Appalachian Dialect

Appalachian Vocabulary Test 23

appalachian vocabulary test
Time for this month’s Appalachian Vocabulary Test-take it and see how you do:

  1. Laid up
  2. Law
  3. Let on
  4. Lit into
  5. Limber-jack


  1. Laid up: sick, hurt, bedridden. “Down to Clay’s I heard Tony was laid up with his back again. Theys planning a pounding for him and his family over at the church.”
  2. Law: expression of exasperation; officer of the law. “She got caught in that road block the law set up on the county bridge. I told her and told her-her conniving ways would catch up with her someday and she’d be sorry. And now it’s finally happened.”
  3. Let on: pretend. “When her Daddy come home from work me and her sister let on we didn’t know where she was. We told him she never come from school. Then as soon as he got to worrying she jumped out from behind the door. He liked to have beat us all for making him worry.”
  4. Lit into: to attack verbally or physically. “Before I could stop her she lit into him. Screaming and a hollering and all the while she beat him in the chest with her car keys. It took 4 of us to get her to stop.”
  5. Limber-jack: person with flexible legs and arms. “After a few pulls of liquor he always jumps around like a limber-jack. Makes me mad as a hornet to see him act like such a fool.”

I use-and hear all but number 5 on a regular basis. The one person I’ve heard use ‘limber-jack’ is Pap.

Leave me a comment and tell me how you did on the test.



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  • Reply
    Ray Presley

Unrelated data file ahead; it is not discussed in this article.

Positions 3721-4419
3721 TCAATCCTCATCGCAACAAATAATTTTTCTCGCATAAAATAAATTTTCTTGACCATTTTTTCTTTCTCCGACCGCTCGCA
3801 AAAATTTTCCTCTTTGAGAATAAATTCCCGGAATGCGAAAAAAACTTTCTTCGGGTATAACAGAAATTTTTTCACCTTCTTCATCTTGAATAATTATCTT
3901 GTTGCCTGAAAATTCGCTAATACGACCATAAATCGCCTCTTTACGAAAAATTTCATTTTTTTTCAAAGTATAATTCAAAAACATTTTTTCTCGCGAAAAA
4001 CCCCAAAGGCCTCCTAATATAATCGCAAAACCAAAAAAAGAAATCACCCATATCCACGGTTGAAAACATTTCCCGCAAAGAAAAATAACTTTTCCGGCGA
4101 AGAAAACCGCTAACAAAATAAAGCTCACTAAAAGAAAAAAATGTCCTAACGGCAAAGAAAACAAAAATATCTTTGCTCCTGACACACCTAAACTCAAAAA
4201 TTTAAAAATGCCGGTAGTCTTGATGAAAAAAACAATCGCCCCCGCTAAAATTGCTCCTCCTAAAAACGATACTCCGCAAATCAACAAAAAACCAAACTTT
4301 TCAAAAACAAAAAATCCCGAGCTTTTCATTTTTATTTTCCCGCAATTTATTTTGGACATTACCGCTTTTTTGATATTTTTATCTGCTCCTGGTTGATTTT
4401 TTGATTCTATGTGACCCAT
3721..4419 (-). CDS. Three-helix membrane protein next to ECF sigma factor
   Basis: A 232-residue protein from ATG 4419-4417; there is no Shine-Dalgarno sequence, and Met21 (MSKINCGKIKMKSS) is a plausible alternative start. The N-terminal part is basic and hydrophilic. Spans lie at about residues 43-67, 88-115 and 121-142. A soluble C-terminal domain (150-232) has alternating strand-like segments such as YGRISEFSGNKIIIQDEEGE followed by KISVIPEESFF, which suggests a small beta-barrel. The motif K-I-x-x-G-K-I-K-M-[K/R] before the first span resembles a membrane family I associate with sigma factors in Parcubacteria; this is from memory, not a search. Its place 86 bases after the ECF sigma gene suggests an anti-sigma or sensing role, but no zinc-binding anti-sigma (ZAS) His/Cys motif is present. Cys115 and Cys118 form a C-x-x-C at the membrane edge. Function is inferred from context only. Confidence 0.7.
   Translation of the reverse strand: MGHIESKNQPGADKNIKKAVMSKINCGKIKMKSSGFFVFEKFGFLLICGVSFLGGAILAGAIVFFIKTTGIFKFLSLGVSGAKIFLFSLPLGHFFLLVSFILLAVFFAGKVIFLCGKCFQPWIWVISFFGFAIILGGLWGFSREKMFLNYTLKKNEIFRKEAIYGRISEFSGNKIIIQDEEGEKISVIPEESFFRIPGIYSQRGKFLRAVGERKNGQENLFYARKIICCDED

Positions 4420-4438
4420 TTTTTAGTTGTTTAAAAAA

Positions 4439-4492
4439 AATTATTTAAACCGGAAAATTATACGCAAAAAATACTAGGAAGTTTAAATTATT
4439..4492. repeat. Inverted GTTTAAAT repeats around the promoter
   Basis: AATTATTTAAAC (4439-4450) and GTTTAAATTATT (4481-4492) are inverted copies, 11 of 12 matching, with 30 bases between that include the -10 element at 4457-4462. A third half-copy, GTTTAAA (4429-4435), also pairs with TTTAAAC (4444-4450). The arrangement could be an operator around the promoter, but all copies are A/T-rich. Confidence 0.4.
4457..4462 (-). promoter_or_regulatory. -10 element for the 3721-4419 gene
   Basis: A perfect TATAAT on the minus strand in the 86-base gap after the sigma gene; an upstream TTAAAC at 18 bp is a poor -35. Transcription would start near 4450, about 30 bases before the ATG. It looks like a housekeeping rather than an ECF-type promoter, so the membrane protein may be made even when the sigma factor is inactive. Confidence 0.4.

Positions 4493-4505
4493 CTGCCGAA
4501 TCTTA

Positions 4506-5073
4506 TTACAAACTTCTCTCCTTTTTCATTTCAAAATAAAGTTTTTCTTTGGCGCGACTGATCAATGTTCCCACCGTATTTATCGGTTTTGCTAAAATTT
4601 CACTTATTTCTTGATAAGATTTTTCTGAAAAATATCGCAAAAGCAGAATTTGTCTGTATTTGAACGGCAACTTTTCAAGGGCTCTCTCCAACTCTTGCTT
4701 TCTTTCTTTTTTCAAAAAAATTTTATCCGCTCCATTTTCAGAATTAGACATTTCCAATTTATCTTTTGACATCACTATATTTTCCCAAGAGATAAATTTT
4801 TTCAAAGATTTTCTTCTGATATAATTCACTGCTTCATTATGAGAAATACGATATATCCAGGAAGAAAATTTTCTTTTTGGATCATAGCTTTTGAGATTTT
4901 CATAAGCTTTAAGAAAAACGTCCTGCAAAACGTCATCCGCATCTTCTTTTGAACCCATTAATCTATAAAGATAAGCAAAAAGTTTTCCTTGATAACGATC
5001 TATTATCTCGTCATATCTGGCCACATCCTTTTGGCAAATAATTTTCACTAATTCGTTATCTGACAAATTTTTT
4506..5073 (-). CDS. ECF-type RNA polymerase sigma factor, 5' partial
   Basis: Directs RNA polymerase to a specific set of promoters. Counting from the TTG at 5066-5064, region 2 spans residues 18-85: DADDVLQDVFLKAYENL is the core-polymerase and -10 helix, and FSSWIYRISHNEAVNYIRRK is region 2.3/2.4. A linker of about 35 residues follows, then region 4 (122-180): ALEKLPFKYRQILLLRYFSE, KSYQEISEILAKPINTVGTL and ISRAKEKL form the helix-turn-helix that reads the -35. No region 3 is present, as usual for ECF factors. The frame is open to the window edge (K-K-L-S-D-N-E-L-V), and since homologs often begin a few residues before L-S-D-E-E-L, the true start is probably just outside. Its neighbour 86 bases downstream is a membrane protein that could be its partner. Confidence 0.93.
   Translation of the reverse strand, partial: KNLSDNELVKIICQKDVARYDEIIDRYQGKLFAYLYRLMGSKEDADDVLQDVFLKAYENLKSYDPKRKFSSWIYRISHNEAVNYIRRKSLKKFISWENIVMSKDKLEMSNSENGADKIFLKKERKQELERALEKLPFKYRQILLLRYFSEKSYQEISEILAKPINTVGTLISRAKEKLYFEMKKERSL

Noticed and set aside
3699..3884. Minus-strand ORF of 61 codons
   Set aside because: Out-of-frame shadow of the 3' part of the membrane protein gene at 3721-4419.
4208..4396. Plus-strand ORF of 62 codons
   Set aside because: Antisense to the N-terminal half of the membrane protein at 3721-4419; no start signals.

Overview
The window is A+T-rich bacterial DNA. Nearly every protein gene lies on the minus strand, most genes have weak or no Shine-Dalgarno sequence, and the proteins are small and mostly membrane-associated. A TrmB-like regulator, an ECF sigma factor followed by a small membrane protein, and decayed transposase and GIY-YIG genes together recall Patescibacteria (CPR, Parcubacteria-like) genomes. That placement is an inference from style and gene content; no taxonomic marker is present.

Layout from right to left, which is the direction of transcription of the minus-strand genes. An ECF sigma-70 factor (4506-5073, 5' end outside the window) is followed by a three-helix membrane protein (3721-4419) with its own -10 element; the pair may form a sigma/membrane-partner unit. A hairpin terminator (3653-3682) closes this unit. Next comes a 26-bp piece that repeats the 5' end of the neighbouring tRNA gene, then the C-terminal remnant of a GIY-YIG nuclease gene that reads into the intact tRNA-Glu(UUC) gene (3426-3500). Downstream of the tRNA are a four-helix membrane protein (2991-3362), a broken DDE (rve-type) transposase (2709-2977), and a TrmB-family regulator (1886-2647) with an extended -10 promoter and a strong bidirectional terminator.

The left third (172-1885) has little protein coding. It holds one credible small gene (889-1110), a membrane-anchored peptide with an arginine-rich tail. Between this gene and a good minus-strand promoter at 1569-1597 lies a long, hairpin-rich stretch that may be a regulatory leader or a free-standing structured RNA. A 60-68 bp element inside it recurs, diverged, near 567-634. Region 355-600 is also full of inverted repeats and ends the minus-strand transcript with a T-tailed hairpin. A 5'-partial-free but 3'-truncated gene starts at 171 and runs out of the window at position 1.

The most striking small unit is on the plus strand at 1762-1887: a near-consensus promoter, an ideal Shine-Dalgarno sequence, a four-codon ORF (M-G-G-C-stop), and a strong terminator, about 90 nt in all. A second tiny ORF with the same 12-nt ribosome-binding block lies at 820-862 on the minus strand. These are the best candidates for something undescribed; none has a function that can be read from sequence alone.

May 14, 2021 at 4:33 pm

    I suppose I’m with the majority of Blind Pig followers on this one in not having heard “limber jack.” I have heard “law” used in a different context. Upon seeing someone for the first time in a while, we might say, “They law, look at you, all growed up and a woman already!”

  • Reply
    September 17, 2019 at 10:06 pm

    I use all but number 5 frequently. Really enjoy these posts.

  • Reply
    Ken Bush
    September 17, 2019 at 9:45 pm

    I got all of them save number five. I think I may have heard it before but surely don’t use it. I still find it hard to believe that many Appalachian words and phrases are unique to us because I hear and use them so much. I guess that I take for granted many of the things that make us special.

  • Reply
    Annie Jones
    September 22, 2010 at 10:10 am

    Just found your blog today and love it…really love the music.
    I knew the first four of these and guessed the fifth.
    Gonna look around your blog some more…any more pics of the pretty Monte Carlo here?

  • Reply
    Judith Alef
    September 15, 2010 at 4:48 pm

    I got them all. The ‘let on’ in my family was used as “don’t let on” meaning keep your mouth shut. Lit into was common like ‘whupped up on’. Here in Portland OR they’d bat 0. When I first came here I was having a conversation with another grad student when she put her hand up and said, “I don’t understand half of what you’re saying.” Sad, for them.